***Embargoed until Monday, December 14 at 1201am ET***
Kim Eckhart, Kids Count Project Manager Tracy Nájera, Executive Director
Ohio families struggle with food security during COVID crisis; mental health care and housing also areas of concern
Ohio Children’s Budget Coalitions policy agenda will use data from findings in new Annie E. Casey Foundation report
COLUMBUS, OHIO — A greater percentage of Ohio families sometimes or often do not have enough food to eat than families nationally, according to a new policy report from the Annie E. Casey Foundation, a decades-long advocate for young people in America.
Kids, Families and COVID-19: Pandemic Pain Points and the Urgent Need to Respond shows in detail how children and families are suffering from the unprecedented disruptions posed by this crisis, and leading child advocates in Ohio are using data from this report to inform their efforts to meet the needs of the “whole child” in Ohio’s state policy and budget decisions.
“Our budget is a moral document that is a reflection of our priorities as a state,” said Tracy Nájera, executive director of Children’s Defense Fund-Ohio, which convened the 18-member Ohio Children’s Budget Coalition (OCBC). “This national report provides data on the realities families are facing and reinforces the needs to put children first during the budget cycle.”
The data highlight four pain points caused by the pandemic: a lack of food security, not being able to make rent or mortgage payments, not having health insurance, and feelings of depression or hopelessness.
Key findings include:
- 14 percent of Ohio families with children reported in October that there was sometimes or always not enough to eat in their household. Sadly, this is not new for many families. 13 percent responded that they did not have enough food to eat prior to the pandemic either.
- Nearly one in six Ohio families with children (15 percent) said they had only slight confidence or no confidence at all that they would be able to make their next rent or mortgage payment on time.
- One in fourteen Ohio families with children (7 percent) lack health insurance.
- A fifth of Ohio respondents with children in their households (23 percent) reported that they had felt down, depressed or hopeless in the previous week, indicating a widespread need for access to mental health care.
Even before the pandemic hit, more than 466,000 Ohio children lived in poverty and 131,000 lacked health insurance. Now the COVID-19 crisis appears to have widened disparities across races and ethnicities, according to the report, which includes recent data from all 50 states and the District of Columbia. For example, more Black (35 percent) adults in households with children weren’t confident that they could pay next month’s rent or mortgage, nearly three times the rate of white families (12 percent).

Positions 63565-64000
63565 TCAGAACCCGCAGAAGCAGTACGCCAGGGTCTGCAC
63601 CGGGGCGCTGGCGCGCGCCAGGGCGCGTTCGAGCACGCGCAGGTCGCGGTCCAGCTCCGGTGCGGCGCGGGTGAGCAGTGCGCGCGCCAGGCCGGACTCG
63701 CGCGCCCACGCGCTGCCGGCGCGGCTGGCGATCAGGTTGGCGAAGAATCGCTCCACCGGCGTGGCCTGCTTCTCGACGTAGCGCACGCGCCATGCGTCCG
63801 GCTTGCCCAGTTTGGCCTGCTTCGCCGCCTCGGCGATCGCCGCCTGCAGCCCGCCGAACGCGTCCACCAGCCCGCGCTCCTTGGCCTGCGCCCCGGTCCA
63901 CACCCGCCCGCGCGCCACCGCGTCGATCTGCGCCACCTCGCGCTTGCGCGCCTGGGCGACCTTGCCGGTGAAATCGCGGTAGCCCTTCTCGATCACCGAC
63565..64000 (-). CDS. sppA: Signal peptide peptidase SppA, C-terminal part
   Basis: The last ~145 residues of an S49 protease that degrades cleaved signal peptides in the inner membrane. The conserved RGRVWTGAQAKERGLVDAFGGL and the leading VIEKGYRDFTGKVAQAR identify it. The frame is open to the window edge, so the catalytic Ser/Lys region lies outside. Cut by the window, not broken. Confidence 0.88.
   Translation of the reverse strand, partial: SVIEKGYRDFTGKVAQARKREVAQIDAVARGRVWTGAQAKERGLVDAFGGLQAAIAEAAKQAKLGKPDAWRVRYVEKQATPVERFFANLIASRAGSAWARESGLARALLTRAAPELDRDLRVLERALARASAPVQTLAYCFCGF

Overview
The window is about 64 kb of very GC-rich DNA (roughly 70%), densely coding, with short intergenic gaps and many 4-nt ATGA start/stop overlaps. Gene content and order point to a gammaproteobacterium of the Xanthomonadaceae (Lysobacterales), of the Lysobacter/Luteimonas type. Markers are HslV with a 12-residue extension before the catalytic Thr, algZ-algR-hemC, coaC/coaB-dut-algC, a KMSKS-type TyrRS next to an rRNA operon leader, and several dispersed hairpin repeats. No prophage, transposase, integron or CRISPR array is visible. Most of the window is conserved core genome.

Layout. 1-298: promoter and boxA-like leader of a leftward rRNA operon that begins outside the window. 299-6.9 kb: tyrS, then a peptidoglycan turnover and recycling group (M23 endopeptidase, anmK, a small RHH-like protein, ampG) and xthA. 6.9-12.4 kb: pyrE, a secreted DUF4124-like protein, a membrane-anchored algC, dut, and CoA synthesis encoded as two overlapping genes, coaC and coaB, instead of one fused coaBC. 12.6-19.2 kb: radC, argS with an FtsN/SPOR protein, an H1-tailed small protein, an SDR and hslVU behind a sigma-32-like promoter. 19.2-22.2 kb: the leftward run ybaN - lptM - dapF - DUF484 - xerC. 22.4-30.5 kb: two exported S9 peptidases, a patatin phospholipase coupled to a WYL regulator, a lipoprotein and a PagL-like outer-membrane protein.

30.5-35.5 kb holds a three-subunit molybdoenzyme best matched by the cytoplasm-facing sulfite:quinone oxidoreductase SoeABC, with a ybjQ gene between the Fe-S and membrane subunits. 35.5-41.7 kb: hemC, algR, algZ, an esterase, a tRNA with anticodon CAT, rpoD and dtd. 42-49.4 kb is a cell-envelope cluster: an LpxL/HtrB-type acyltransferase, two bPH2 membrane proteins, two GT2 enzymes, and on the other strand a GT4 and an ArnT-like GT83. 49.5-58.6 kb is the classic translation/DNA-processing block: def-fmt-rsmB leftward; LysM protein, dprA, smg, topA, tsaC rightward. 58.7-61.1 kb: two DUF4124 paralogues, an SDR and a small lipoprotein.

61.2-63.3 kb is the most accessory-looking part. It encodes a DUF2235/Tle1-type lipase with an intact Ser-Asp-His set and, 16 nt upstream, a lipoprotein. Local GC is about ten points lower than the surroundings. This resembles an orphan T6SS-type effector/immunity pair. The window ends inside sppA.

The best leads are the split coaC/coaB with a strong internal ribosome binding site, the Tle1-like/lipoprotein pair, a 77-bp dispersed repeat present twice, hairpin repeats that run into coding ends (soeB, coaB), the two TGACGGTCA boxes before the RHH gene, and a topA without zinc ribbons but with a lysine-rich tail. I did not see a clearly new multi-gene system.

The coalition’s budget recommendations align with those of the report in addressing the pain points in a series of issues briefs designed to influence policymakers as they develop the 2022-23 biennial budget.
- Race Equity. Put racial and ethnic equity first in recovery policymaking by using disaggregated data and engaging community stakeholders to ensure that the policymaking process is informed by diverse perspectives.
- Increase summer food access and bring $4.35 million additional federal dollars to Ohio to support partners operating summer food service through the U.S. Department of Agriculture’s (USDA) Summer Food Service Program (SFSP) and Seamless Summer Option (SSO).
- Infant and Maternal Health. Keep more mothers of newborns insured by expanding the current 12-month continuous care waiver to include pregnant women with high-risk pregnancies, chronic conditions, and mental health diagnosis.
- Whole Child Social Emotional Health and Wellness. Promote mental health by expanding telehealth resources through a one-time $20 million competitive innovation fund to spur investments by community behavioral health providers.
- Economic Well-Being. Help families with children achieve financial stability and bolster their well-being by eliminating barriers to accessing Temporary Assistance for Needy Families (TANF); allocating $25 million to Housing Now for Homeless Families and $5 million for ODH program that serves homeless youth and pregnant women
“Putting the whole child first means giving families access to quality health care, mental health services, education, food, and safe housing,” added Najera. “Putting child-centered policies at the core of the budget is our opportunity to respond to the pandemic in ways that give children in Ohio every chance to succeed.”
The full report can be found here: Full Report
Download this press release as a PDF here
Follow the Children’s Defense Fund-Ohio on Facebook (@CDFOHIO), Instagram (@cdfohio) and Twitter (@CDF_Ohio)
About Children’s Defense Fund-Ohio
The Children’s Defense Fund Leave No Child Behind® mission is to ensure every child a Healthy Start, a Head Start, a Fair Start, a Safe Start, and a Moral Start in life and successful passage to adulthood with the help of caring families and communities.